Five ProPublica projects, including three done in partnership with other outlets, won national Edward R. Murrow Awards, the Radio Television Digital News Association announced on Tuesday. The competition honors outstanding achievements in broadcast and digital news.
“Plot to Overturn the Election,” a collaboration with PBS’ FRONTLINE, won the news documentary category. In the documentary, A.C. Thompson, along with reporters Doug Bock Clark, Alexandra Berzon and Kirsten Berg, share new information that helps explain why two-thirds of Republicans believe President Donald Trump won the 2020 election. It examines the roles and impact of key members of the movement to spread the belief that the presidential election was rigged. The documentary also explores how members of the movement helped launch and fund the audit of Arizona’s vote count and how they are working to influence future elections, in part by supporting secretary of state candidates who share their views that America’s voting systems are irredeemably corrupt.
“A Uranium Ghost Town in the Making,” with contributions from Mark Olalde, Maya Miller, Mauricio Rodríguez Pons and photojournalist Ed Ou, won the hard news category. The investigation, co-published with the Los Angeles Times, examined how mining companies and regulators have allowed millions of tons of uranium waste to continue polluting rural areas, exposing overlooked failures in a system meant to protect Western communities and waterways.
“Meet the Woman Fighting for the Rights of Voters Who Can’t Read” won the excellence in video category. For decades, conservative politicians have passed laws that make it both harder for voters who struggle to read to cast a ballot and, at the same time, discourage anyone trying to help them. Olivia Coley-Pearson knows this better than most. She has been criminally charged twice in the past decade for her attempts to help people navigate their ballots; she has never been found guilty of any wrongdoing. She serves as a city commissioner in Douglas, the majority-Black seat of Coffee County, Georgia, where a third of the population struggles to read.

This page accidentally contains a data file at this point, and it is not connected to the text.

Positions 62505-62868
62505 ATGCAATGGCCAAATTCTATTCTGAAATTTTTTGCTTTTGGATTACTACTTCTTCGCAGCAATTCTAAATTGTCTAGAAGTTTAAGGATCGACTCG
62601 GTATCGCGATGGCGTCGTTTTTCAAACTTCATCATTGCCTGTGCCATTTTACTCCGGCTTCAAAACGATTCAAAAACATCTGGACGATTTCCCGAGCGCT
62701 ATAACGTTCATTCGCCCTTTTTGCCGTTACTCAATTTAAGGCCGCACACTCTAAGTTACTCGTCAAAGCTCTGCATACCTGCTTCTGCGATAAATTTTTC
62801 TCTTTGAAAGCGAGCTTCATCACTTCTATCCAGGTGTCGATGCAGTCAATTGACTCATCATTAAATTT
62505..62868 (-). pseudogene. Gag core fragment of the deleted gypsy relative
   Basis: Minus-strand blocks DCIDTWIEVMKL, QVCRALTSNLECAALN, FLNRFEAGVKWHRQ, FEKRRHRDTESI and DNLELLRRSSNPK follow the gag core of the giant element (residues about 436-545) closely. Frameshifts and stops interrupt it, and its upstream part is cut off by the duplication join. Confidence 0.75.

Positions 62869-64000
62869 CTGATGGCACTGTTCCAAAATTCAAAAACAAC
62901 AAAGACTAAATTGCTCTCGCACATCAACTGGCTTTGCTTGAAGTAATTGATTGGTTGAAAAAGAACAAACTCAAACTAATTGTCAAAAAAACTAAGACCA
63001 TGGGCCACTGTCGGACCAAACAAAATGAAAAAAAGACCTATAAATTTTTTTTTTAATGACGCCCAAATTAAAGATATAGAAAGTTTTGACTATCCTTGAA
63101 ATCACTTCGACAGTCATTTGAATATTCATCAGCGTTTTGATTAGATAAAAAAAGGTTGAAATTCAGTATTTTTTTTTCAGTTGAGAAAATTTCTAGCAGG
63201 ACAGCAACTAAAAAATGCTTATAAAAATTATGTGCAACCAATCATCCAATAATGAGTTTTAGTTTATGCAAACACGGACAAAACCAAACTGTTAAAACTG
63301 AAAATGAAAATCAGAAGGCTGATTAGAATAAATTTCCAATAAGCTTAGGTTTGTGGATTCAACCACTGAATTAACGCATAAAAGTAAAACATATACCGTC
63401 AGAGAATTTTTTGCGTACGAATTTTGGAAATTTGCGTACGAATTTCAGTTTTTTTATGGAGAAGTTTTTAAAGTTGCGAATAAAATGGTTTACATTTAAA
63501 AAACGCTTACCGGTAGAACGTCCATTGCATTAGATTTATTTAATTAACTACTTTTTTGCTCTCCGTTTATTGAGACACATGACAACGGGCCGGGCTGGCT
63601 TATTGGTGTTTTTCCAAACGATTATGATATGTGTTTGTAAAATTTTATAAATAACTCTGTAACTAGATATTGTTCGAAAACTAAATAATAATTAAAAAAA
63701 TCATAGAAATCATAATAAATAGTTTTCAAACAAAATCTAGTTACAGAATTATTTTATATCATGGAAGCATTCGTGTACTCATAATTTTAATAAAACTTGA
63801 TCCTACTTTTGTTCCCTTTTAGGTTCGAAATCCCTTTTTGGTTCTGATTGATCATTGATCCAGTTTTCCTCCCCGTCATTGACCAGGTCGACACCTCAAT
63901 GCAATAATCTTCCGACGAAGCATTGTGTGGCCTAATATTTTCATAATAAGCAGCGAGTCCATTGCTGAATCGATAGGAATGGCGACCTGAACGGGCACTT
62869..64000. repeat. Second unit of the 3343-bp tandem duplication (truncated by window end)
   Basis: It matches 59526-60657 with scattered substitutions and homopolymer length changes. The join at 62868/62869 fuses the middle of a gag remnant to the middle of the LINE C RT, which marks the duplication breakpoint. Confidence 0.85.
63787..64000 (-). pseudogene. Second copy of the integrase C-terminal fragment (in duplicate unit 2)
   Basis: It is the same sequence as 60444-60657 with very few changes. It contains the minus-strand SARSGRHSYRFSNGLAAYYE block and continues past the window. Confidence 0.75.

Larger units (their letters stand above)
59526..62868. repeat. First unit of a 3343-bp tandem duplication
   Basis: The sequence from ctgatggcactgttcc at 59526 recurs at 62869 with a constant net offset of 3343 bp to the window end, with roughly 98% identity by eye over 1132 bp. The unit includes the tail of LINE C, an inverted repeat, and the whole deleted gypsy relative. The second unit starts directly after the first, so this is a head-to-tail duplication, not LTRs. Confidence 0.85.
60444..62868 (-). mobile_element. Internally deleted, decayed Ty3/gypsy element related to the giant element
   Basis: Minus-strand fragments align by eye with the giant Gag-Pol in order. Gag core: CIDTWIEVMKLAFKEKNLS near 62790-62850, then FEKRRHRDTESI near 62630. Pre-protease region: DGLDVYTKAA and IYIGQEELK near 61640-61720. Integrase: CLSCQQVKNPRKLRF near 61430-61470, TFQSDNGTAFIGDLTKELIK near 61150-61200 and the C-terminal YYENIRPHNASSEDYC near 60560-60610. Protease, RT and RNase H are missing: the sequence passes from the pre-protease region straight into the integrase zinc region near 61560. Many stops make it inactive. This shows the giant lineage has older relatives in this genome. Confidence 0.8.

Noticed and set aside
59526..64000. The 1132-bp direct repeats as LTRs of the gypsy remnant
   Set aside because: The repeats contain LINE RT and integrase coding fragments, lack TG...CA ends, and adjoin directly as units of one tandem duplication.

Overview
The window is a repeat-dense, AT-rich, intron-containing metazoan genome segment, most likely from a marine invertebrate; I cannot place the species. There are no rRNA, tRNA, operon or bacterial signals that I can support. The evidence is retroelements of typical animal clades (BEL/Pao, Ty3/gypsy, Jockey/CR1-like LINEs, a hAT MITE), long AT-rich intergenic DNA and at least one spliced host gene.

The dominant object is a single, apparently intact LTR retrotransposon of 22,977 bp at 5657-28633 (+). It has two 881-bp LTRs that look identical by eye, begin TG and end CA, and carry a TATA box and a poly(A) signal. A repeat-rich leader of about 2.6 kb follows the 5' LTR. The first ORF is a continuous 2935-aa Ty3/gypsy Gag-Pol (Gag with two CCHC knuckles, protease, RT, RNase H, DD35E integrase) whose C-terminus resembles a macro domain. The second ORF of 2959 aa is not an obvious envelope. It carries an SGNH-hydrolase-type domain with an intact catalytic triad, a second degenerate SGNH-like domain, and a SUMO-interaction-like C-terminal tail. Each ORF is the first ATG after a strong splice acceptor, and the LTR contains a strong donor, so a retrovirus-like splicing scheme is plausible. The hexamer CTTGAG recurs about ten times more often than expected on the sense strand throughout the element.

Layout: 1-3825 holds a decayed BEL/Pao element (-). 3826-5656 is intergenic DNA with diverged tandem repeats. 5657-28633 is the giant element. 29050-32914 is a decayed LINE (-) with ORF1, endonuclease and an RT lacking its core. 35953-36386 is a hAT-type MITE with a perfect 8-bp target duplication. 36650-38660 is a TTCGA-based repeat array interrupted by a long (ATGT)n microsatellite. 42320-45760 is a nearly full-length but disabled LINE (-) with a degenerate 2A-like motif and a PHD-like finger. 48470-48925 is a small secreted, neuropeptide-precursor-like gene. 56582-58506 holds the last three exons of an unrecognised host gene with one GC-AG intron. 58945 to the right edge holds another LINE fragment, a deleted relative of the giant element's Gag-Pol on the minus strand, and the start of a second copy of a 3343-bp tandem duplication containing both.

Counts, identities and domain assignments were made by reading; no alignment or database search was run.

In the short film, ProPublica’s journalists followed Coley-Pearson on the day of Georgia’s primary elections in May 2022 to capture her efforts to give voters access to assistance. The video was directed and edited by Rodríguez Pons, who collaborated on the cinematography with Zach Read. It was executive produced by Almudena Toral, with additional production by Aliyya Swaby, Annie Waldman and Rodríguez Pons.
“The Night Raids” won in the excellence in writing category. It is a deeply reported and personal story by Afghan-born journalist Lynzy Billing that unravels the legacy of the secretive U.S.-backed Zero Units that killed countless civilians in Afghanistan. The investigation shed new light on the CIA’s “classified” war in Afghanistan, where lines of accountability were so obscured that no one had to answer for operations that went wrong. More than three years of reporting and 350 interviews went into compiling the first-ever database of 452 Afghan civilians killed by night raids. While this is almost certainly an undercount, without Billing’s reporting these deaths would never have been acknowledged, nor would we know the true costs of America’s 20-year war in Afghanistan.
“Wy-Kan-Ush-Pum (Salmon People): A Native Fishing Family’s Fight to Preserve a Way of Life,” a collaboration with Oregon Public Broadcasting through ProPublica’s Local Reporting Network, won the news documentary category. Over the last century and a half, Columbia River tribal people have watched their access to salmon erode because of broken treaty promises, dams and environmental contamination. This film, by Katie Campbell and Tony Schick and edited by Dewi Sungai Marquis, features the plight of the Columbia River salmon and the Native people whose lives revolve around them. It is also part of a yearlong accountability project: to show the many failures of the U.S. government to fulfill its salmon-related treaty obligations to tribes of the Pacific Northwest.
See the Radio Television Digital News Association’s site for a complete list of Murrow Award winners.